4. Yes, the part of Mr. Berry's poem about avoiding screens and electric wires made me smile... considering how all of us are enjoying his words. I love that poem. It makes me feel like slowing down.

    Thanks so much for hosting, Mary.

    I am sharing a personal poem called "Metronome." It is here:


  5. Thank you, Mary Lee.
    "Mother of the Night"
    watches over her children at

  6. Wow, love Wendell Berry. Hope something meaningful emerges from the silence for you. :)

    At Alphabet Soup I'm sharing a James Tate poem about bookstores:

    Thanks for hosting and have a good weekend!

  7. "Stay away from screens," Berry says. Oh-oh. Today over at The Drift Record I have a rakish photo of Robert Frost, well-known for his rakishness. Also, a link to a great review of the new book, THE ART OF ROBERT FROST by Tim Kendall.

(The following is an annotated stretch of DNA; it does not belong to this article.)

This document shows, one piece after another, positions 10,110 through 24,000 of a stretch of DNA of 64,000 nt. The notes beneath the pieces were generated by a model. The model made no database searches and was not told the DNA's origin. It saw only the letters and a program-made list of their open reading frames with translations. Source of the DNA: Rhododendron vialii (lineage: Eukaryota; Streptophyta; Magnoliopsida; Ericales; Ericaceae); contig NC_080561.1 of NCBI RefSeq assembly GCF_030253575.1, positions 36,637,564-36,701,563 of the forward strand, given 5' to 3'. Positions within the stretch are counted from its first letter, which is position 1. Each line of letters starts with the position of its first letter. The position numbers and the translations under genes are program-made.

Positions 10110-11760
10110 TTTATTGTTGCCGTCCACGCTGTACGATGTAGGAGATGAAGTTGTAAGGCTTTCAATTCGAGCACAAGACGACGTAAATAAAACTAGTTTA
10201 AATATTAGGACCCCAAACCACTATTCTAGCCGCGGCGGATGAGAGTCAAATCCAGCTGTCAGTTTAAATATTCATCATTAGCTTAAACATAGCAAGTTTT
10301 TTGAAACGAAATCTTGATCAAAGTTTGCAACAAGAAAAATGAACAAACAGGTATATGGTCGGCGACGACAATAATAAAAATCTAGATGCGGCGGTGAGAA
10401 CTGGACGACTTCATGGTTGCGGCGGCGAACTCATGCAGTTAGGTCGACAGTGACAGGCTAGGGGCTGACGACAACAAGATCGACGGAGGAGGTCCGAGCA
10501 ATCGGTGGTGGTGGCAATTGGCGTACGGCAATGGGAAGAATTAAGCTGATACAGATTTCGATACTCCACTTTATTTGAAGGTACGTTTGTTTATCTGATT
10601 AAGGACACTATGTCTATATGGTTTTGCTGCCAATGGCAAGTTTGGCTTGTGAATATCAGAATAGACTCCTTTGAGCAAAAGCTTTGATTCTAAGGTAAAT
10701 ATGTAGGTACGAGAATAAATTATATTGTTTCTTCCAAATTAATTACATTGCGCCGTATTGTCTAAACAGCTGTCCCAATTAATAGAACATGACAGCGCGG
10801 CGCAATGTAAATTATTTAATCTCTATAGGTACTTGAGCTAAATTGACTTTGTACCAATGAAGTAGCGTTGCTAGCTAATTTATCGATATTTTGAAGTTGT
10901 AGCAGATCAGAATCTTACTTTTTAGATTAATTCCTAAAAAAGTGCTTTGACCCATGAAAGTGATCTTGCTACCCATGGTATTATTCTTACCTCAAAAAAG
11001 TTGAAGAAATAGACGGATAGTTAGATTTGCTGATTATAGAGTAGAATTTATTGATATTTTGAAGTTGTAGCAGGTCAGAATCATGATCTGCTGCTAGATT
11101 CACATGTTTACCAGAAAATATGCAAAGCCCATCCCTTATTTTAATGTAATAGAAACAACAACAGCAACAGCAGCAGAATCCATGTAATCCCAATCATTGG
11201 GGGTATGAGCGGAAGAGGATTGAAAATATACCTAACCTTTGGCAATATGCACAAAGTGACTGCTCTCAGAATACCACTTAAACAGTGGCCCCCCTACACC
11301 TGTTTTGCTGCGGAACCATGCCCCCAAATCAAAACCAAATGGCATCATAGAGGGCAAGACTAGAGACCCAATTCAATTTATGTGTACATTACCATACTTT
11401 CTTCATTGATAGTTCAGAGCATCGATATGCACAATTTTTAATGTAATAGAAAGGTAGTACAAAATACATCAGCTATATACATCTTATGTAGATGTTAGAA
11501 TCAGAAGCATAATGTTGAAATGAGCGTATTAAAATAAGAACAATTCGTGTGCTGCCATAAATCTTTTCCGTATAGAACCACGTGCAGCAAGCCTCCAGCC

8. Enjoyed the Berry poem. I've got a baseball poem, Catcher, at The Florian Cafe.
    Thanx for hosting, Mary Lee.

  9. Anonymous11:44 PM

    Hi Mary Lee, thanks for hosting. I love the poem you have here. I especially love the last stanza. It does capture the essence of writing as it comes in silence.
    Here's our contribution:

  10. Oh I love Wendell Berry. Thank you for hosting. I have an original poem from Susan Taylor Brown whom I interviewed on Wednesday.

  11. I think we might have to ignore Berry's advice in the first verse too, Mary Lee, to doubt judgement, at least publicly. Thank you for hosting and for sharing this poem. It's new to me-terrific. My post shares an original poem in honor of my husband for Father's Day.

  12. No screens? My life is over! Love today's poem choice, Mary Lee.

    Today I'm in with another Kids' Classic with a very silly performance of "The Moo Cow Moo" by Edmund Vance Cooke, circa 1903.